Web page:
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FAO with the support of UK-DFID to develop first-of-its-kind hybrid boat for Typhoon Haiyan-affected fisherfolk
Small-scale fishers whose livelihoods were devastated by Typhoon Haiyan will soon have access to a new hybrid boat developed jointly by the United Nations Food and Agriculture Organization (FAO) and the Government’s Bureau of Fisheries and Aquatic Resources (BFAR), FAO has announced.
The boat will be the first to use both wood and fiberglass, while maintaining traditional Philippine boat designs. Traditionally, local boat builders use a specific type of protected hardwood tree to build the keel, or ‘kasko’. Following BFAR’s recommendations, FAO, through the support of the UK’s Department for International Development (DFID), has developed a new prototype which replicates the design of locally known boats - bangkas - but uses fiberglass instead of the hardwood-kasko. In helping to preserve the hardwood trees and deterring further illegal forestry practices. FAO has further included built-in buoyancy tanks and other features that ensure floatability and durability.
“It is imperative that we restore fishing production capacity in a sustainable manner. The disruption to the fisheries sector caused by Typhoon Haiyan (Yolanda) over 6 months ago not only threatens fishers’ livelihoods, per capita fish consumption and nutrition levels of coastal communities but the livelihoods of thousands of other fish workers and women in fisheries along the fish distribution chain,” said José Luis Fernandez, FAO Representative in the Philippines.
Working with the government of the Philippines, and supported by DFID, FAO is working to ensure fishers’ livelihoods are built back better and affected regions placed on a path of resilience and sustainable development. “The adoption and fabrication of this inexpensive hybrid fiberglass-wooden boat model is taking advantage of the opportunity to introduce more responsible practices,” José Luis Fernandez added.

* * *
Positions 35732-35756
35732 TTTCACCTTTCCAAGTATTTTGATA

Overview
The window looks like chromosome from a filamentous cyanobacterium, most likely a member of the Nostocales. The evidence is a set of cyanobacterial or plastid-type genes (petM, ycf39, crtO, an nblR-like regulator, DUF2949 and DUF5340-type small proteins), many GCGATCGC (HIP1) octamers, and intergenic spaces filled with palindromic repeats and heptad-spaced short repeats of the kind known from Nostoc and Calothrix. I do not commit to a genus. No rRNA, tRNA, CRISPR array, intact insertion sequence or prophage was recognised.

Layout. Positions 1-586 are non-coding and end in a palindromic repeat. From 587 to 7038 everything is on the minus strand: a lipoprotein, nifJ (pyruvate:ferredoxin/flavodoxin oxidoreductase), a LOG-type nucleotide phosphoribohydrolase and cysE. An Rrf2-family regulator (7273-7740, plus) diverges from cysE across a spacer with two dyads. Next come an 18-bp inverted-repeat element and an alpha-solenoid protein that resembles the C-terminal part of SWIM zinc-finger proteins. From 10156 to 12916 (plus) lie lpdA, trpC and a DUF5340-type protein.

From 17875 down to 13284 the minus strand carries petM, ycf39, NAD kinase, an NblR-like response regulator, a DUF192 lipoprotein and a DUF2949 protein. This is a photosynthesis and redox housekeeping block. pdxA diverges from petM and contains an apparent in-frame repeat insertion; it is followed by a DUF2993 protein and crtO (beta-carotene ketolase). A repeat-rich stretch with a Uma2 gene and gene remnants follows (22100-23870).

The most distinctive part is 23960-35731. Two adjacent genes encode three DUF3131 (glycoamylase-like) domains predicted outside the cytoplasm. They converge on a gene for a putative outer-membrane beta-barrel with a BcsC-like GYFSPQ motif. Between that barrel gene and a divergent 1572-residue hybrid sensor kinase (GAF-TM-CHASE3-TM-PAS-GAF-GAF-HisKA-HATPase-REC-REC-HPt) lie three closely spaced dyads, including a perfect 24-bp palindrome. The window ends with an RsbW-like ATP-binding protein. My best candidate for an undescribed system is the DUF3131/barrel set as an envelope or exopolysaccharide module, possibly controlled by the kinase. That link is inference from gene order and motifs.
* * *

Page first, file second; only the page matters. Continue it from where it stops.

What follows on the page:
In order to foster sustainability, boat builders, NGO workers, local government technical staff and BFAR personnel will be trained in building and repairing the new hybrid models. By training trainers, knowledge on construction and maintenance is expected to be passed on to 3 000 boat builders and carpenters.
Additionally, FAO with the support of DFID and European Commission’s Humanitarian Aid and Civil Protection department (ECHO) will provide 2 900 seaweed farmers with materials and inputs to restore seaweed farms. A further 3 000 fish farmers engaged in cage farming of finfish and bivalves will be supplied with smallfish cage assets and stocking materials, while 3 500 women will be supported through start-up capital for fish vending, processing, and value-adding. In addition to aquaculture programs, FAO will dedicate particular effort to post-harvest activities in which mainly women are employed.
The program is part of a USD 7 million intervention, which aims to support a total of 14 400 fishers in close collaboration with BFAR, covering the regions of Eastern Visayas, Western Visayas and Northern Palawan. FAO aims at setting the bedrock for the development of more resilient livelihoods and improvements in local fisherfolk’s quality of life.
When Typhoon Haiyan struck the central Philippines some 30 000 fisher families, that is approximately 150 000 people, were in urgent need of livelihood assistance. FAO’s intervention in the fisheries sector supported by UK-DFID and the European Commission’s Humanitarian Aid and Civil Protection department (ECHO), will reach some 85 000 men, women and children.